When I was told by my doctor that he believed I should be on disability due to my mental health it kind of flabbergasted me. I never in my entire life thought that I, at the age of 34 would be on disability. However, at the time I was so severely depressed that I couldn't imagine working either, so what other options were there? I went through the process of applying for disability (or SSI - Supplemental Security Income) and was actually surprised by how soon I was approved for it. I found out after only roughly five months. I was already prepared for it to take at least a year (I was told that my sister-in-law's father - a Vietnam Vet) had waited at least that long (he is suffering from PTSD). And if HE had to wait that long - and he's a veteran - then I certainly would have to wait that long too, if not longer.
When I received my first payment I felt so guilty and so embarrassed. What right did I have to receive a check without doing any work to get it? After all, I was raised with a strong work ethic and had been working consistently since the age of thirteen. Now here I am at the age of 34 and on disability because my brain is messed up! Logically I know I shouldn't feel guilty about it - heck I know there are other people on SSI for mental health issues and I don't judge them for it (nor would I if I was working). So why am I being so hard on myself?
The main thing is that depression is something that only the person who suffers from it can feel - and it can be pretty intense at times. It can cripple you to the point of not being able to leave your own house (like me!) Yep - I don't get out like I used to because I get claustrophobic, and as a result I have panic attacks if I'm out too long. I prefer to stay in my house, but I also feel like my home is keeping me captive from living my life.
I felt guilt because a lot of people still don't get the severity of depression and how bad it can get and how it can paralyze you from living life. I felt like people (especially my family and certain friends) looked at me like "Give me a break! You seem fine to me! Get off your butt and do what the rest of us have to do to earn a living!" Granted, they may not have thought that, but I don't doubt there were some that did. My problem was that I let what others thought get in the way of me getting better. It took time (and I admit there are still times I feel the guilt), but I have, for the most part, gotten over what other people think. That's always been an issue for me - worrying too much what other people think- when really - who cares!? It's something that I have to keep reminding myself of - WHO CARES!?!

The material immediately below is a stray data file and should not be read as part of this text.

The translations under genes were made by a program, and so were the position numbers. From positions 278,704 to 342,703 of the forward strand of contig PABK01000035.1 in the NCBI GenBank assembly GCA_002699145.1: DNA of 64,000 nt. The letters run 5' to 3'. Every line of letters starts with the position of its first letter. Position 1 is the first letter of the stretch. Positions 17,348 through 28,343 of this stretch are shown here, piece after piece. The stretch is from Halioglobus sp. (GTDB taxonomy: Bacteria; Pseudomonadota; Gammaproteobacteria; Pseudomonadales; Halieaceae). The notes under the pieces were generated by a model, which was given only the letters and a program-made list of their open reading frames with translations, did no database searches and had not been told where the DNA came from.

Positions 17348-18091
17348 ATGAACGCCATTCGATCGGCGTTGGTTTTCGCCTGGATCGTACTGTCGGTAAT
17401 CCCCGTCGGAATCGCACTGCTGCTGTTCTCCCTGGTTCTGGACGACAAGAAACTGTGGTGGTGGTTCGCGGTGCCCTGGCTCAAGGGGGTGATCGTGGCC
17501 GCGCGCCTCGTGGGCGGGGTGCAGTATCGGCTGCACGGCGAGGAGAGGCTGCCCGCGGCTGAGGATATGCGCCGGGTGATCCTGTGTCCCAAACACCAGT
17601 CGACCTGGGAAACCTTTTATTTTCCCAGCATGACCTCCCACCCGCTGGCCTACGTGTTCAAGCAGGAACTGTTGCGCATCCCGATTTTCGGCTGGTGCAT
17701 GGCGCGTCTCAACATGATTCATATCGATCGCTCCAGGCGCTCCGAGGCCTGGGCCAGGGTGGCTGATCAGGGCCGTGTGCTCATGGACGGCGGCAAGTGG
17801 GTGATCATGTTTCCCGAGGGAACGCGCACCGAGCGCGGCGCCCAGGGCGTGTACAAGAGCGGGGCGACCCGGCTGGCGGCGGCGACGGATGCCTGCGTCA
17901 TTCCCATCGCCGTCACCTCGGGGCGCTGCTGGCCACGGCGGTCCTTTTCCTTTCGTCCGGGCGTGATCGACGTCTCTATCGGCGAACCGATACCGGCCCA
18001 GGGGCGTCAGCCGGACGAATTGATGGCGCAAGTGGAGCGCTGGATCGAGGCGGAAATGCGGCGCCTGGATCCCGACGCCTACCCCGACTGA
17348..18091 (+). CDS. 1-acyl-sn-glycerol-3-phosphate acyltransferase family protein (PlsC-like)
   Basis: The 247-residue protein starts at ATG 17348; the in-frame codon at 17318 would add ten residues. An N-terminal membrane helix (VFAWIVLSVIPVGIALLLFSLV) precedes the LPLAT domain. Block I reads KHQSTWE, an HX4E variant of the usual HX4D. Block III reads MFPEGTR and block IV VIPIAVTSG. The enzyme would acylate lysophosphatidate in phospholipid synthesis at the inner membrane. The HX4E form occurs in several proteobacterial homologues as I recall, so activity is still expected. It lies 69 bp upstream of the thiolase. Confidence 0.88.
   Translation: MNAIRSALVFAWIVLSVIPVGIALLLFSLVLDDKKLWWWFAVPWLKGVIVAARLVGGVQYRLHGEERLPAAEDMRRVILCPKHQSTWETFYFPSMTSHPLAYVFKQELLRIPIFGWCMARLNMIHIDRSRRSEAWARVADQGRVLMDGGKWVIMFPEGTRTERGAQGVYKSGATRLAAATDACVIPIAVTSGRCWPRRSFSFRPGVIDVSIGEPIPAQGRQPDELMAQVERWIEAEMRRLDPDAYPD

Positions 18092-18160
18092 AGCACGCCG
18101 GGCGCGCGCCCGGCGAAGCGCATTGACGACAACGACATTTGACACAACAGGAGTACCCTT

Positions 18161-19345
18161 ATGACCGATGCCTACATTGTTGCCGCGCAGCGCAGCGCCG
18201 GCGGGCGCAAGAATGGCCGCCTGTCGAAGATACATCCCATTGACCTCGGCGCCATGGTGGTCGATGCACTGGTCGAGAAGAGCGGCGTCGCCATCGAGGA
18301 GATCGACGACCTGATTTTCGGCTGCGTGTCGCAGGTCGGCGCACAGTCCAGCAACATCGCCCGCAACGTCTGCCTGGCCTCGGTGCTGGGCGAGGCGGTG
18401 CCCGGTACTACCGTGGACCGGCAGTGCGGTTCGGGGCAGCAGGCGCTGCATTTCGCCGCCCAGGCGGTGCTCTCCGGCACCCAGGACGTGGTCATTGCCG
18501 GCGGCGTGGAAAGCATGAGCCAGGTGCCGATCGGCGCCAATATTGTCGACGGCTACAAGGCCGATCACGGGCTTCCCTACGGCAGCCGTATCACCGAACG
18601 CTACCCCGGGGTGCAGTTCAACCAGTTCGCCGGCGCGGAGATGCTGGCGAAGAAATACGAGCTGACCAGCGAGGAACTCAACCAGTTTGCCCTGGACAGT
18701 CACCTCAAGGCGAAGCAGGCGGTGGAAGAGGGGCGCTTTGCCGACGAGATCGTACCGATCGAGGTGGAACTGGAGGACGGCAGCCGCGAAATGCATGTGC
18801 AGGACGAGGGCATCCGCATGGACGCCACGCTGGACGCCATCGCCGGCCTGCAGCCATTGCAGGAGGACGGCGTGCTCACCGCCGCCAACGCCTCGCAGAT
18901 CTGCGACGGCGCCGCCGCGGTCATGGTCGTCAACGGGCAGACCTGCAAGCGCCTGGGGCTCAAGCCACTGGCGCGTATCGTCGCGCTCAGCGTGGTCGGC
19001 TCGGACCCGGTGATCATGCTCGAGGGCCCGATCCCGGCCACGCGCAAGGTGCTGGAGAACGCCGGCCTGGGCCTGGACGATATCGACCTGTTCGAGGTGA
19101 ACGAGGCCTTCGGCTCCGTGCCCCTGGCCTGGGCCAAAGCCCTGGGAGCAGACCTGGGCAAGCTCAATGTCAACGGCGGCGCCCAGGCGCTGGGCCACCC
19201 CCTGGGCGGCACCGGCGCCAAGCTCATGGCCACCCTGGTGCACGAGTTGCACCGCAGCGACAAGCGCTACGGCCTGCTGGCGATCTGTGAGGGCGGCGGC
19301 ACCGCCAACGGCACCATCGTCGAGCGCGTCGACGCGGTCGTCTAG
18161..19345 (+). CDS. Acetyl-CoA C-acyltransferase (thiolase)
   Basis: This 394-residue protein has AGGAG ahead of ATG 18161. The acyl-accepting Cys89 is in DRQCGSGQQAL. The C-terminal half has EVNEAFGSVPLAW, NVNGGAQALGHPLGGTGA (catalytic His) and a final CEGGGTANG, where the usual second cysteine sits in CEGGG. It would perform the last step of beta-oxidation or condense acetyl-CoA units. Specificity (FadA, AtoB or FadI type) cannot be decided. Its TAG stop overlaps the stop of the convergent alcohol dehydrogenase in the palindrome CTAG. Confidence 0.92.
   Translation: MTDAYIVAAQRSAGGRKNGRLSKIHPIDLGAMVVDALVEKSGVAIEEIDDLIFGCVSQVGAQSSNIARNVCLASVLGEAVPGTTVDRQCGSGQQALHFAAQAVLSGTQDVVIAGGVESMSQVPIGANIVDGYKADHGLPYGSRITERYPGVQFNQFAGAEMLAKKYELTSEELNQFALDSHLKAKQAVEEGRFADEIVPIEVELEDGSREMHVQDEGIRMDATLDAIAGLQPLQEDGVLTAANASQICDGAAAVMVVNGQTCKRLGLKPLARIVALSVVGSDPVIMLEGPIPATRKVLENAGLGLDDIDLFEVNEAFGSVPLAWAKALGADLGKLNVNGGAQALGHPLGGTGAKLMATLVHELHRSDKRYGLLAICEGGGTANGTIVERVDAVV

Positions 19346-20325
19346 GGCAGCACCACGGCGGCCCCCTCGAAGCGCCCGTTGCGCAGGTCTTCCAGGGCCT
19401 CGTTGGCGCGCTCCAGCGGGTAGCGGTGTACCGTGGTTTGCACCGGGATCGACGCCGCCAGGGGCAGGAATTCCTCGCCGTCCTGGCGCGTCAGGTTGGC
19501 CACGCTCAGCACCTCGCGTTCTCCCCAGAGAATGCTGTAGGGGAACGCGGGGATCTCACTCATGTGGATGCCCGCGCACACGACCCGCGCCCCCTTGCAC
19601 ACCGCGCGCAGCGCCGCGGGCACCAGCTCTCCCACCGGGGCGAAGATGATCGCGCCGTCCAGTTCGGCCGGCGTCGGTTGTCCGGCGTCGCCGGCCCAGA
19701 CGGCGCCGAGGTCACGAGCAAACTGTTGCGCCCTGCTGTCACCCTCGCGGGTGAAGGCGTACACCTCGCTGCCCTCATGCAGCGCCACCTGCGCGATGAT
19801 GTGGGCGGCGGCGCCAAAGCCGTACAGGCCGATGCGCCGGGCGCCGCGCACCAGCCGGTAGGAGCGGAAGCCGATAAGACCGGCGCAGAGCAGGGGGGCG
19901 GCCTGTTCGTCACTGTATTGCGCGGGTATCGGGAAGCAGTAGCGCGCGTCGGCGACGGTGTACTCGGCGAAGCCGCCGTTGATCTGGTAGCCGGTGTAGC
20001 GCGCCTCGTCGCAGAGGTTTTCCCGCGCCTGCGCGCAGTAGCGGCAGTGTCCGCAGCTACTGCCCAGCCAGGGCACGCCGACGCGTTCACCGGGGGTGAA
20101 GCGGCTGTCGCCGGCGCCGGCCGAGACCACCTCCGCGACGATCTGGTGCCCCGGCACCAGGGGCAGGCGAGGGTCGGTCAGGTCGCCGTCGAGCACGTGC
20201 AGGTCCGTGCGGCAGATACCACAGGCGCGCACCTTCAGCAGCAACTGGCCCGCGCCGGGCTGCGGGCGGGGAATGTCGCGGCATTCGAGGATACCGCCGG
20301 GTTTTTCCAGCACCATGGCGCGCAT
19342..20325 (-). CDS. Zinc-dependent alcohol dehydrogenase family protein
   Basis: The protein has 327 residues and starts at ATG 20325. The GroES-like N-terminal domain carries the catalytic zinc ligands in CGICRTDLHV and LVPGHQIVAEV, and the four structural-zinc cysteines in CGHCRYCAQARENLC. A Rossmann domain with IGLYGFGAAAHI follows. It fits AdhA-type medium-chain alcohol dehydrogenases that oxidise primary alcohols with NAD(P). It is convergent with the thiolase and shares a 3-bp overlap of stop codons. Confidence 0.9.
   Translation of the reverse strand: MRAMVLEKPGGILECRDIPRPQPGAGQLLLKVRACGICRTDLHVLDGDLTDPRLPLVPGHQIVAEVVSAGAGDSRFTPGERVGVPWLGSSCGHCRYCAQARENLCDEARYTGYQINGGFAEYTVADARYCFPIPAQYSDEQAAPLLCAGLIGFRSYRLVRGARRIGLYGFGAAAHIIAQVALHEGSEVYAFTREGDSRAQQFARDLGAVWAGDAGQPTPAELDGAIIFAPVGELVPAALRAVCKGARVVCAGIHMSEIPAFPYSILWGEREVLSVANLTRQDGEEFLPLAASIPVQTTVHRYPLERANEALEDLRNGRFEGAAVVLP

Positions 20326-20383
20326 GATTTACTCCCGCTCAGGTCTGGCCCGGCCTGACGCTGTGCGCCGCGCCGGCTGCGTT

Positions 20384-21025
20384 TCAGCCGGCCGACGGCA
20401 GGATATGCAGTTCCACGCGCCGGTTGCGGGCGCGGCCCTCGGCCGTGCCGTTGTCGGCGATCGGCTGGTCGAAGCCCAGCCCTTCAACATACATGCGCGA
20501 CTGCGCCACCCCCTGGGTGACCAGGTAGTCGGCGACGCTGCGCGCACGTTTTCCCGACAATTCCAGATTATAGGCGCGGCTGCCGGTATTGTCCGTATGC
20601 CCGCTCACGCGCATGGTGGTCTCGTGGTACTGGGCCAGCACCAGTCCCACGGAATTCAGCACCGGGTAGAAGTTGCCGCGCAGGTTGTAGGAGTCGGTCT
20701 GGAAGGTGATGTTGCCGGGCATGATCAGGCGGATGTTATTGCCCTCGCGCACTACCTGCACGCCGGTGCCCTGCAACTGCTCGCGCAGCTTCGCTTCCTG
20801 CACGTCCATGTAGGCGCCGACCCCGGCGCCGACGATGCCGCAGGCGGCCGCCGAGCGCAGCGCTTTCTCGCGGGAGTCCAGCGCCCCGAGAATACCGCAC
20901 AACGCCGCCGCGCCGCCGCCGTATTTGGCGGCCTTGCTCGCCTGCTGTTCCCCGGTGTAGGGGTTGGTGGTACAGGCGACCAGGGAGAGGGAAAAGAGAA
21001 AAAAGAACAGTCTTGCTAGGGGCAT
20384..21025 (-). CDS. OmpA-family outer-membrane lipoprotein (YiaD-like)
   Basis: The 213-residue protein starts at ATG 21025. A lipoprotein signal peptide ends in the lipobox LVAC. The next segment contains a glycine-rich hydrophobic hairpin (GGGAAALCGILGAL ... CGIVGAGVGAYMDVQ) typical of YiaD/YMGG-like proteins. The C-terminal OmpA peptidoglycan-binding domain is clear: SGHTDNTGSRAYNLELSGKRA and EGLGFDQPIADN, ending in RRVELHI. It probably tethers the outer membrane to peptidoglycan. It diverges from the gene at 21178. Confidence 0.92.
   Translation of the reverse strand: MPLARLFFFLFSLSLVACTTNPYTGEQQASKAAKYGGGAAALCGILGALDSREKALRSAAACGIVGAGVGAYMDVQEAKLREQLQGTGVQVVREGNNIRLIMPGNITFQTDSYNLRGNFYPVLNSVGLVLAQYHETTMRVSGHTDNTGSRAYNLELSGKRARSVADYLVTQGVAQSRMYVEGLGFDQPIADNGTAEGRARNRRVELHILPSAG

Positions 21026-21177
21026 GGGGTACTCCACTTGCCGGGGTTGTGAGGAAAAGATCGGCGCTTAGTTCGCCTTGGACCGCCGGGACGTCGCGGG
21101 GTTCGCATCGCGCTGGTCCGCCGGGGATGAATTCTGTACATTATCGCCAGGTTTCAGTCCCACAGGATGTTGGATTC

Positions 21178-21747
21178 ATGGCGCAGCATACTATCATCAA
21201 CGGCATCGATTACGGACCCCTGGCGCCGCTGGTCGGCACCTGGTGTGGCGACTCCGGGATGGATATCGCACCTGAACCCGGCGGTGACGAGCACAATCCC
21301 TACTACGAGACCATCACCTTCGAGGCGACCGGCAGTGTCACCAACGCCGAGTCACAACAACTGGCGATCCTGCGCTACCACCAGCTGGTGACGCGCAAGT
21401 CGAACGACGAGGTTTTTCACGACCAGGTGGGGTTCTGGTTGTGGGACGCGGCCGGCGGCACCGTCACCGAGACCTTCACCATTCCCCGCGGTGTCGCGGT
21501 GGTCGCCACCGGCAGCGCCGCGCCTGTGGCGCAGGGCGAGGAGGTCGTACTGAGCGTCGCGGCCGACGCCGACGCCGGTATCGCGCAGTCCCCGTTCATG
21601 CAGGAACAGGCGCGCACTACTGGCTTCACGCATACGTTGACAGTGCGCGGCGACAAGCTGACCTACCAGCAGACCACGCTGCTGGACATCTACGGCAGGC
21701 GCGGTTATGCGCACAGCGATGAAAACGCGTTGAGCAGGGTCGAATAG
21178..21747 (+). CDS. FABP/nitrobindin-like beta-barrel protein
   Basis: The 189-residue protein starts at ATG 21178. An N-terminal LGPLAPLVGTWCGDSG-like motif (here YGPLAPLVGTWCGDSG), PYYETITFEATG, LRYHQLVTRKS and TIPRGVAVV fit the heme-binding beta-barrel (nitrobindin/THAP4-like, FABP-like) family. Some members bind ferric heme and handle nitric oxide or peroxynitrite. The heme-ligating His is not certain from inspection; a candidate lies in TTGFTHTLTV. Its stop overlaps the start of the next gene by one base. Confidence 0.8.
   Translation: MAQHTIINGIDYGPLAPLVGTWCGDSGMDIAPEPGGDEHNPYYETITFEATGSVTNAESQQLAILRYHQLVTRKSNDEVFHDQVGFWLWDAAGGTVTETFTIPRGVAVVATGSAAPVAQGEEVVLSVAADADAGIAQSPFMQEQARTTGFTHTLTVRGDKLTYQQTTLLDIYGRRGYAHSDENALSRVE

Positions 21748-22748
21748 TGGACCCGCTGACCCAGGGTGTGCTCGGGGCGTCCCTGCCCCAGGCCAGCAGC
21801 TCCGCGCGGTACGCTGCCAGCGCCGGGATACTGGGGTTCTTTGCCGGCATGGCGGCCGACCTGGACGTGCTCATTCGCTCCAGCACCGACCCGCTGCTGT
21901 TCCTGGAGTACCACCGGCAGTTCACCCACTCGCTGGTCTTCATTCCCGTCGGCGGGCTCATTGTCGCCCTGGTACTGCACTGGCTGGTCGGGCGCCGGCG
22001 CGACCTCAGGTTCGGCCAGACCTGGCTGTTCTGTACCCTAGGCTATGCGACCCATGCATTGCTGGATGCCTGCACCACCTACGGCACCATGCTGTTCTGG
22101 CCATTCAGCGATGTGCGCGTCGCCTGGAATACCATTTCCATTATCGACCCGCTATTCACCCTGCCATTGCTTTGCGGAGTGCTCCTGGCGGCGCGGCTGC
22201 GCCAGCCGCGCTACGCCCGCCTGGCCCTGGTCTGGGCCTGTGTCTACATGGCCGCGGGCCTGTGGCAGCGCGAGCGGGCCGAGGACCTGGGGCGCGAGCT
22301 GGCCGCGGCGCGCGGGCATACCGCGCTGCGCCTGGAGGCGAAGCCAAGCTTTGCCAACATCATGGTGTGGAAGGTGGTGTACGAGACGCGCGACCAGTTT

Therapy (via the RIGHT therapist) has helped me to move forward and work on these feelings of guilt. I was told that I did have a job... that "My job right now is to recover". And I was to keep repeating that to myself over and over again. When you think of it, I'm not going to be doing anybody any good (working right now) in the state that I'm in, so why not focus on one thing at a time - re: getting healthy!?
I can't tell you how much relief it brings to STOP CARING what others think about you. They don't know what you're dealing with on a daily basis - they don't understand how even the easiest things (that we all take for granted) like taking a shower or getting dressed can be the most difficult thing to do for someone who's depressed. (And that just doing those two things are enough to wipe a depressed person out for the rest of the day!) But to those of us who are depressed we need to give ourselves credit for doing these things because WE know they are not easy. We know that taking a moment to call someone on the phone is a huge step - but we should be proud of that step nonetheless... and if that's all you do in one day - don't be ashamed - be proud!
There are so many things in life that people take for granted... I know I'm guilty of it it, but I'm working on being more aware of my surroundings and taking steps towards finding inner peace every single day. So don't give up hope - there is ALWAYS hope. But most importantly - stop worrying about what others think of you - because it's only going to prevent you from moving forward in your journey towards you finding your inner peace.